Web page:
Real Analysis - Uniform Convergence

Let $\displaystyle f_n(x):=\frac{1}{n\sqrt{2\pi}}\exp{{\frac{-x^2}{2n^2}}}$

and $\displaystyle f(x):=0$

$\displaystyle f_n(x) \rightarrow f(x) $ pointwise.

$\displaystyle \forall n\in\omega\int_{-\infty}^{\infty}f_n(x)dx = 1 $

and $\displaystyle \int_{-\infty}^{\infty}f(x)dx=0$

By The Uniform Limit of L.I. functions is L.I. and the limits are the same, we can conclude

$\displaystyle f_n(x)\not\rightarrow f(x) $ uniformly.

Although that's a straight forward proof, I'd like to prove this from the definition. That is

$\displaystyle \exists \varepsilon >0 \,\forall \delta >0 \,\exists x,y\in\mathbb{R}(|x-y|<\delta\wedge|f(x)-f(y)|\geq\varepsilon)$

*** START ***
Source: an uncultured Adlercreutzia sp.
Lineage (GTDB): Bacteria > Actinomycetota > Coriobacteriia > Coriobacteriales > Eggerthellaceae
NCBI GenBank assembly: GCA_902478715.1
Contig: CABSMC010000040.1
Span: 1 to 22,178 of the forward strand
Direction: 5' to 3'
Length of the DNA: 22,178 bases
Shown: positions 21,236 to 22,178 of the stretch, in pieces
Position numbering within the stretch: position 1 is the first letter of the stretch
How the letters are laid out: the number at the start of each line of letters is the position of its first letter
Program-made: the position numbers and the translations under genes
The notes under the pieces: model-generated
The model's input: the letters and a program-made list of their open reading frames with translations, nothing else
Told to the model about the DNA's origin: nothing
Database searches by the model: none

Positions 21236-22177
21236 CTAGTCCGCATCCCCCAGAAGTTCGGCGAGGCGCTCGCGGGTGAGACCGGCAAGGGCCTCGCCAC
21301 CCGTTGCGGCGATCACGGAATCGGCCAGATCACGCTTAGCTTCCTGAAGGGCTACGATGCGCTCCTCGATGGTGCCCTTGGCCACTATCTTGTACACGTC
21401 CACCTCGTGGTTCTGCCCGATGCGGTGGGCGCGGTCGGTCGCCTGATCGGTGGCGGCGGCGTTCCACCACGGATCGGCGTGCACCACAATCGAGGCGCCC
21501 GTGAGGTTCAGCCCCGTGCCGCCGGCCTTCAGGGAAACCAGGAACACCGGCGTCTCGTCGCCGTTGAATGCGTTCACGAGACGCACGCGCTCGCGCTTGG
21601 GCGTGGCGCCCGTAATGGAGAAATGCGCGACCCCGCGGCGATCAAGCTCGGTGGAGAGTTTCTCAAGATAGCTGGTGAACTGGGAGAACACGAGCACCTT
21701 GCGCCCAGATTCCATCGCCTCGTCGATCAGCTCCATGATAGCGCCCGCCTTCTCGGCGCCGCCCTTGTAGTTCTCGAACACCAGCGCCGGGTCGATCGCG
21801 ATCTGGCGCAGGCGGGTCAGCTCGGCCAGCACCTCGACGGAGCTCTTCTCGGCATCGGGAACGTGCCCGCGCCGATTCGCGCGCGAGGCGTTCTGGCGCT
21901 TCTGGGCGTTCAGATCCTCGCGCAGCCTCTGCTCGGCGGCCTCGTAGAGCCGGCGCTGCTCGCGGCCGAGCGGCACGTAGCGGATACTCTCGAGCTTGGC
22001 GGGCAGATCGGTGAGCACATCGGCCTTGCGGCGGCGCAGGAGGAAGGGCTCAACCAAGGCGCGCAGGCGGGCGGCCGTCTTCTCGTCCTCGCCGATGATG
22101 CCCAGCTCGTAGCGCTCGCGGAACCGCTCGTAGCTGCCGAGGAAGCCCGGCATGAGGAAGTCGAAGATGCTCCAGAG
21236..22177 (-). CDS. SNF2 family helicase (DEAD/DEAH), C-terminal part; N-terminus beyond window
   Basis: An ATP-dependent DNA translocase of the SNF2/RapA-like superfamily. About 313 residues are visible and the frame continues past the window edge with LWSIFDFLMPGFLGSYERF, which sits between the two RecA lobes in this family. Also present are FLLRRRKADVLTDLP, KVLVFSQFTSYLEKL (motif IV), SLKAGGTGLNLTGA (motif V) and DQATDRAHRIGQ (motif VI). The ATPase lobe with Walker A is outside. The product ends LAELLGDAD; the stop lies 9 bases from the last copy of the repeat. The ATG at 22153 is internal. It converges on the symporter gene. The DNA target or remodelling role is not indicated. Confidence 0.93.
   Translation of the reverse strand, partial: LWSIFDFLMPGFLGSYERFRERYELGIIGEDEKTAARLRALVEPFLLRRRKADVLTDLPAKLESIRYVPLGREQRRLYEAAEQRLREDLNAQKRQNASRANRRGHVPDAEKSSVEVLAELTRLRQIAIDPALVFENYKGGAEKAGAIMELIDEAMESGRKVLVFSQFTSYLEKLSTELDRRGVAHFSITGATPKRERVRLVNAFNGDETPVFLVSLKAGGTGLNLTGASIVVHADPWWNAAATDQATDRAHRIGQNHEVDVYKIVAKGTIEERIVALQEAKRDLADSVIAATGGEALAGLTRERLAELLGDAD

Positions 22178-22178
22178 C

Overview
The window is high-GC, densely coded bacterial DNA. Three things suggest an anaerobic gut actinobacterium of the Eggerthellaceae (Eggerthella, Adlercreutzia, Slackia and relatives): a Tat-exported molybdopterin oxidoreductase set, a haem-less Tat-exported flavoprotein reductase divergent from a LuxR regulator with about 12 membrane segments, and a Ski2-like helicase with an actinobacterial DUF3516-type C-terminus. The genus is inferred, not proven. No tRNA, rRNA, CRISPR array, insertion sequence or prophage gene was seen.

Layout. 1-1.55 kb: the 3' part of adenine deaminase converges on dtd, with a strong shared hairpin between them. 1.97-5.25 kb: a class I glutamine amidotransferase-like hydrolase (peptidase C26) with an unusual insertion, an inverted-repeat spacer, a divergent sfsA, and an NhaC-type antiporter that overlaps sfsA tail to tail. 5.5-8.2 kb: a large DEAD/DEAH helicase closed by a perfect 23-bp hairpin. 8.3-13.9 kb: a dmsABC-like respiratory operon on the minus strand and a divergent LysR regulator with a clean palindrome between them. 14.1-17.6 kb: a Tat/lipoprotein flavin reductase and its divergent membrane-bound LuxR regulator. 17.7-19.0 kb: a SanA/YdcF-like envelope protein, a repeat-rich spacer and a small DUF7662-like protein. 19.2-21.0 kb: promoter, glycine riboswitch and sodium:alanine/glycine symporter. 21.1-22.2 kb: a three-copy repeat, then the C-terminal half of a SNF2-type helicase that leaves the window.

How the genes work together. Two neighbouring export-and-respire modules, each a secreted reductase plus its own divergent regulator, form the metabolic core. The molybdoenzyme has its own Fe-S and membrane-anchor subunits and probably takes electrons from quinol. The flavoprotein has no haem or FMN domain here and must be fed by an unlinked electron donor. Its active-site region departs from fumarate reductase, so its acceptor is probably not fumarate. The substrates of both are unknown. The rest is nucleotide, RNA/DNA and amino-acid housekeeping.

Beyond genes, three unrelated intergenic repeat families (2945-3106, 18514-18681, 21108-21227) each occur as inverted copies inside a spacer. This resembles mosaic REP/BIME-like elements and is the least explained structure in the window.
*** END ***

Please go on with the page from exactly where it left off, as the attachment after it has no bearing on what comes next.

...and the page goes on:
But this is turning out to be more difficult. Can someone help?

Re: Real Analysis - Uniform Convergence

No, there is uniform convergence on the real line (because $\displaystyle |f_n(x)|\leqslant \frac 1{n\sqrt{2\pi}}$). The integral of the limit is not the limit of the integral in this case. In general, considering unbounded domains, uniform convergence is not enough in order to switch the limit and the integral.